• But turnovers were the story of the half: the Warriors finished the half with a 9 to 12 edge, but so many of those turnovers - like Robinson's - were unforced making an already sloppy game hard to stomach. They had 4 turnovers in the first five minutes, which was not pretty.
  • In any event, Robinson was nice in the first half, leading the team with 9 points. After getting his feet wet in the first quarter rather quickly, he was a much more aggressive scorer in the second quarter and playing with the bench for the most part he was a welcome presence for a team that can struggle to generate offense. The Lakers backcourt just look flat out overmatched in the face of Robinson's speed. Robinson's quick,
  • Once again, defense was the story of the first half - the Warriors held the Lakers to 36.66% shooting while shooting 45% themselves in the first half, which was the most significant reason for them taking the lead in the first half. Although the Lakers outrebounded the Warriors in the first half to get a number of points off putbacks - they dominated the offensive boards with a 40% offensive rebounding percentage compared to the Warriors 26.92% - they actually did a reasonably good job of making entry passes tough to Gasol and Bynum as well as contesting perimeter shots.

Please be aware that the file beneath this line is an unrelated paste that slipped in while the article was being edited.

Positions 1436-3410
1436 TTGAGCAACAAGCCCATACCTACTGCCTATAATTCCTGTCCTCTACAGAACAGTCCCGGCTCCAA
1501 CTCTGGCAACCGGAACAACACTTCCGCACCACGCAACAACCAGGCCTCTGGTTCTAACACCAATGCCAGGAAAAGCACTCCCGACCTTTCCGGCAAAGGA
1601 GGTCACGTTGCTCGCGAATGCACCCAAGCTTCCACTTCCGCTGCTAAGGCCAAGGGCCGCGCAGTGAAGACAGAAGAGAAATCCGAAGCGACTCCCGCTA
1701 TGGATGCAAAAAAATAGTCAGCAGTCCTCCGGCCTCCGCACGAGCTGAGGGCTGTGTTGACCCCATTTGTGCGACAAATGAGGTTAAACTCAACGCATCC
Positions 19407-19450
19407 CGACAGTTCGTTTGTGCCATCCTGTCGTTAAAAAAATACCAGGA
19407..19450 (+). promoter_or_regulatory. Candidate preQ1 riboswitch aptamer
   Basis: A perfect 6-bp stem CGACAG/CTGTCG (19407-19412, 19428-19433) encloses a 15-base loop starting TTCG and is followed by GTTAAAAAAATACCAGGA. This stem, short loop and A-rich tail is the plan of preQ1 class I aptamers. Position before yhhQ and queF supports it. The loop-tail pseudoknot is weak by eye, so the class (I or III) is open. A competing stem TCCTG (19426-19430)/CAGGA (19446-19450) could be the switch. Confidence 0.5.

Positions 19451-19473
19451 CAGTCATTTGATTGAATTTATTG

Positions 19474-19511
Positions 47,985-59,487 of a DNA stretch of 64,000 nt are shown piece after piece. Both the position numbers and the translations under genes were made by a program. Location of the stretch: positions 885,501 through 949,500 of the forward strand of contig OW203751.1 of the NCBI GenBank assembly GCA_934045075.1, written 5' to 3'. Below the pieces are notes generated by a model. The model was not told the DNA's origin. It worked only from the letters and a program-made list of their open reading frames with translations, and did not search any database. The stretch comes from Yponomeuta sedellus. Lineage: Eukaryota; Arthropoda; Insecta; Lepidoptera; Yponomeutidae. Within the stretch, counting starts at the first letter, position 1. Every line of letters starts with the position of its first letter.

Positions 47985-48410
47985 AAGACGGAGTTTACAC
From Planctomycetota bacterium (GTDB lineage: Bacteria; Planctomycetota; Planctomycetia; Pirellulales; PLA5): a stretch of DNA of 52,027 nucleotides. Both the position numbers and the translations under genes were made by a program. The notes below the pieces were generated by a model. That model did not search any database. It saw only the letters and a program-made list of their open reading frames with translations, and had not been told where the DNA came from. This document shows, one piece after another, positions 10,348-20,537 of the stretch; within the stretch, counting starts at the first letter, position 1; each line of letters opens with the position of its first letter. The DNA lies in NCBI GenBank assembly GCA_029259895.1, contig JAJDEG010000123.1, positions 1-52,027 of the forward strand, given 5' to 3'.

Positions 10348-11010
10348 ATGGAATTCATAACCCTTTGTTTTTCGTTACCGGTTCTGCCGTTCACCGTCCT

• Kwame Brown missed four consecutive free throws in this quarter after the Lakers - perhaps feeling charitable toward their former teammate - gave him two extra attempts due to lane violations.

Third quarter: 67-58

  • Kobe struck with a buzzer-beating three to put the Lakers up 9 heading into the final period. He had 17 in the third alone.
  • Dorell Wright finally hits a three. Thank goodness.
  • Dare I say that Klay Thompson got hot in the third quarter? His shooting kept this game close after the Lakers erased the halftime lead. A large part of it was him just looking a lot more patient offensively and getting shots in his comfort zone: spotting up and shooting off the pass. It would certainly be nice if he could be the ball handler, slasher, and distributor he was trying to be early on in his young career but tonight's game was probably more like what we should expect from Thompson in terms of generating points.
  • Udoh nearly stripped Kobe while defending him out on the wing. But otherwise, it wasn't a great quarter for him.
  • The story of this quarter though was more Laker rebounding: the Lakers held the Warriors without an offensive rebound and killed them 12-4 overall on the boards. Perhaps that should just be expected by now against this team.
  • But the Warriors offense also sputtered once again in the third quarter, shooting only 4-for-17. It wasn't much of an inspiring quarter.